A fussy person.

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Bob is not a fusspot, but he does keep his socks in pairs, folding their tops together for easy management.

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Re: GAME: Word of the Day (WOTD)

PostPosted: Thu Jul 25, 2019 10:28 am
by voralfred
Whoever chose the location of the XXX* airport was clearly nor a fusspot : he was careful to put its airside in a safe position with respect to the neighbouring hill, but the landside was straight in the path of any landslide in case of earthquake or heavy rains.
A colossal navel-gazer he was !

* : choose your favorite city

Re: GAME: Word of the Day (WOTD)

PostPosted: Fri Jul 26, 2019 5:39 am
by Algot Runeman
calefaction

/kalɪˈfakʃ(ə)n/
noun
mass noun
rare
The process of heating or warming.

Origin
Late Middle English from Old French, or from late Latin calefactio(n-), from calefacere ‘make warm’ (see calefacient).

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Hot time in the old town tonight!
Caused by the day's sun too bright.
Some of you I know just don't care
It's your winter, don't share our plight.

Still there is some satisfaction
To be had with calefaction.
Rare steaks on the summer grill
Will always have some traction.

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Re: GAME: Word of the Day (WOTD)

PostPosted: Fri Jul 26, 2019 6:49 am
by E Pericoloso Sporgersi
Algot Runeman wrote:calefaction

Do you enjoy exacerbating the torture? ... Image

We're suffering a record-breaking heatwave (more than 40° C) and you offer us calefaction ?

Re: GAME: Word of the Day (WOTD)

PostPosted: Sat Jul 27, 2019 7:15 am
by Algot Runeman
contributory

/kənˈtrɪbjʊt(ə)ri/
adjective
1 Playing a part in bringing something about.
2 (of a pension or insurance scheme) operated by means of a fund into which people pay.

Origin
Late Middle English (in the sense ‘contributing to a fund’): from medieval Latin contributorius, from Latin contribut- ‘added’ (see contribution).

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Don't be a wet blanket. Be a happy, contributory participant in the WotD experience.

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[Note: Lexico offered "wet blanket" as today's word. To avoid contributory consternation, we've made a subtle substitution.]

Re: GAME: Word of the Day (WOTD)

PostPosted: Sat Jul 27, 2019 3:59 pm
by voralfred
Well, I learned a lot both from today's WOTD and Lexico's offering.

Indeed I first thought that a wet blanket could be contributory to relieve EPS of yesterday's calefaction, but fortunately I looked for the meaning of this phrase. Otherwise, I might have inadvertently have appeared to be a wet blanket myself.

Re: GAME: Word of the Day (WOTD)

PostPosted: Sat Jul 27, 2019 10:04 pm
by E Pericoloso Sporgersi
voralfred wrote:... a wet blanket could be contributory to relieve EPS of yesterday's calefaction ...

Almost but not quite.
In my case not a wet blanket but 2 dripping wet kitchen towels were contributory to my salvatory frigifaction by evaporative cooling.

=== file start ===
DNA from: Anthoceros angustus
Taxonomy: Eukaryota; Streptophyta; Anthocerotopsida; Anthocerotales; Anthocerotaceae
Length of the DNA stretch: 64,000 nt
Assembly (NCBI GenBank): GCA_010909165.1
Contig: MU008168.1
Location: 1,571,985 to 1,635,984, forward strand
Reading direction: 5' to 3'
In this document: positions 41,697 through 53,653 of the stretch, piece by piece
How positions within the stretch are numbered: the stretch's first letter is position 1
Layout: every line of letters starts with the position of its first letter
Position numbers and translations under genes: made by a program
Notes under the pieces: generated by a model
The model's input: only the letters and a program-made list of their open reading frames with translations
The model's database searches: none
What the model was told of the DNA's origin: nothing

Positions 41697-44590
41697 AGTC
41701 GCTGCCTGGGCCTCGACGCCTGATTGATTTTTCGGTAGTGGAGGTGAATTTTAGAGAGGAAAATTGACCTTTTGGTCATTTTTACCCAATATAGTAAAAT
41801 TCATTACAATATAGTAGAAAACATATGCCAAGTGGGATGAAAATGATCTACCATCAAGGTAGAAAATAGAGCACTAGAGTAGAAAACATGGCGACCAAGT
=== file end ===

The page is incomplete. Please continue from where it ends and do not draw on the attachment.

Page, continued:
Spoiler: show
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Re: GAME: Word of the Day (WOTD)

PostPosted: Sun Jul 28, 2019 12:19 am
by voralfred
E Pericoloso Sporgersi wrote: (...)

Spoiler: show
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I always knew that you had an atomic temper !

Re: GAME: Word of the Day (WOTD)

PostPosted: Sun Jul 28, 2019 8:12 am
by Algot Runeman
nectariferous

/ˌnɛktəˈrɪf(ə)rəs/
adjective
Botany
(of a flower) producing nectar.

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Sweet summer Sunday.
Great day for some play.
Lone bee buzzes and zooms
Seeking nectariferous blooms.

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Re: GAME: Word of the Day (WOTD)

PostPosted: Mon Jul 29, 2019 7:23 am
by Algot Runeman
vexatious

/vɛkˈseɪʃəs/
adjective
1 Causing or tending to cause annoyance, frustration, or worry.
1.1 Law - Denoting an action or the bringer of an action that is brought without sufficient grounds for winning, purely to cause annoyance to the defendant.

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I would never promote vexatious action. On the other hand, I'm eager to poke everyone for interaction.

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Re: GAME: Word of the Day (WOTD)

PostPosted: Mon Jul 29, 2019 9:56 am
by E Pericoloso Sporgersi
Algot Runeman wrote:vexatious

Quite a while ago when I told stories about my grandma and her love of fur coats, Voralfred considered me vexatious.
Whether he was right or not, I'll leave to posterity.

Spoiler: show
Hélène Fourment (by Peter Paul Rubens)

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Re: GAME: Word of the Day (WOTD)

PostPosted: Tue Jul 30, 2019 8:41 am
by Algot Runeman
equilibrium

/ˌiːkwɪˈlɪbrɪəm/ /ˌɛkwɪˈlɪbrɪəm/
noun equilibria
mass noun
1 A state in which opposing forces or influences are balanced.
1.1 A state of physical balance.
1.2 A calm state of mind.
1.3 Chemistry A state in which a process and its reverse are occurring at equal rates so that no overall change is taking place.
1.4 Economics A situation in which supply and demand are matched and prices stable.
as modifier ‘the equilibrium level of income’

Origin
Early 17th century (in the sense ‘well-balanced state of mind’): from Latin aequilibrium, from aequi- ‘equal’+ libra ‘balance’.

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Bob's outwardly calm demeanor belied his inner turmoil. He kept things in equilibrium by burning rapidly through his emotional resources.

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Re: GAME: Word of the Day (WOTD)

PostPosted: Tue Jul 30, 2019 4:16 pm
by voralfred
E Pericoloso Sporgersi wrote:
Algot Runeman wrote:vexatious

Quite a while ago when I told stories about my grandma and her love of fur coats, Voralfred considered me vexatious.
Whether he was right or not, I'll leave to posterity.

Spoiler: show
Hélène Fourment (by Peter Paul Rubens)

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I don't remember ever complaining about your grandma fur coat stories. Quite the contrary, I found them quite entertaining !

Correspondingly, it is definitely not in order to be vexatious but purely by curiosity that I wonder why the illustration for
flourish anf nectariferous are so similar....